“I do find you listened to us and met our needs,” van Leeuwan said. “I do appreciate that you came back to us.I fully support the project.”

Union Avenue residents Janet Yardley and Harlee Strauss both spoke in favor and thought the development was “a vast improvement.. it’s come long way from the Dollar store proposal.”

“I don’t see how anyone can have problem [with this project]” said Union Avenue resident Fred Vetterlein, who said he was pleasantly shocked to see how many of the units would be affordable.

But others had doubts.

Jacob Glickel said ” I think this is great project, but you it keep referring to it as a Union Avenue project. This is more than a Union Avenue project. It’s a false claim that this will serve only Union Avenue. This is more of a Washington Street project. Union Avenue has gotten a lot but this project has to go forward. This lot could fit a lot more units that it does.”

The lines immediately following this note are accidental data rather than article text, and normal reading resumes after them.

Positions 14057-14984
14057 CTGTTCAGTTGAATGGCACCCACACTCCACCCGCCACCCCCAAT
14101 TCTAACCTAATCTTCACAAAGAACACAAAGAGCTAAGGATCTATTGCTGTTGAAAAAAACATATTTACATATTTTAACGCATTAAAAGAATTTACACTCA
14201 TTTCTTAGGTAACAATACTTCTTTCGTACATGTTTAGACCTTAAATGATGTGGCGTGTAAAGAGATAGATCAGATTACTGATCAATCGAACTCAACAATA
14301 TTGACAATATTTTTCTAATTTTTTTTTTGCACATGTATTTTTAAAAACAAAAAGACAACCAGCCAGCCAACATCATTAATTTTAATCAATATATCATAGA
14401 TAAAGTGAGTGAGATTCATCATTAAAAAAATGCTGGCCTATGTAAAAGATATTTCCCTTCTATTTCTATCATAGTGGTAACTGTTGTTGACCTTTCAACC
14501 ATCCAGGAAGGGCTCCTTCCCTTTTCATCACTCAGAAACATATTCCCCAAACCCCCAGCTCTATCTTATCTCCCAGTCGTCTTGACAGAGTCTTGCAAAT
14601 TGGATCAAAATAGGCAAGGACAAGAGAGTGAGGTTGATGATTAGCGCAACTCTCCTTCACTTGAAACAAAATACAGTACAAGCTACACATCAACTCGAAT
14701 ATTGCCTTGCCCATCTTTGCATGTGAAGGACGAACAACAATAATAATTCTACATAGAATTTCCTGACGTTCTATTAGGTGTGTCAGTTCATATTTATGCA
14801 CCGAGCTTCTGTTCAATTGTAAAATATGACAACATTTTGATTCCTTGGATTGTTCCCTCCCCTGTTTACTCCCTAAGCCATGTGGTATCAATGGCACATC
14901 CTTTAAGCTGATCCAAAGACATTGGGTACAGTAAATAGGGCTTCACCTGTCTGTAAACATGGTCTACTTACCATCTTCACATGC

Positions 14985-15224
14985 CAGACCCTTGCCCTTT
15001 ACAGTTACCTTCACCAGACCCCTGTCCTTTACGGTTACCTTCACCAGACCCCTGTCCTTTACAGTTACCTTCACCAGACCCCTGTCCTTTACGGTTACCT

Hanley said Boston Property had met six or seven times throughout the summer with the community, including the Stonybrook Neighborhood Association as well as with the Union Avenue Neighborhood Association.

The Small Project Review application submitted to the Redevelopment Authority on Oct. 22 included minutes of a meeting with the Union Avenue Neighborhood Association on June 6. Appendix C of the Small Project Application was a letter dated June 24, 2014 from the Union Avenue Neighborhood Association, which stated its non-opposition to proceed with the Article 80 review.

Marie Turley agreed that the development should have been part of a larger Washington Street corridor planning process. “We are developing piecemeal,” she said.

As for the design, she said it had improved but still needs work. She urged more design review, which Hanley agreed would be done. He also said the plan will go before the JP Neighborhood Council Housing and Development Committee on Dec. 16.  The public comment period ends Jan. 9. Go to this page on the Redevelopment Authority’s Web site to leave your comments.

Previous related coverage on Jamaica Plain News:

Plan For 20 Condos at Washington and Green Deeply Divides Neighbors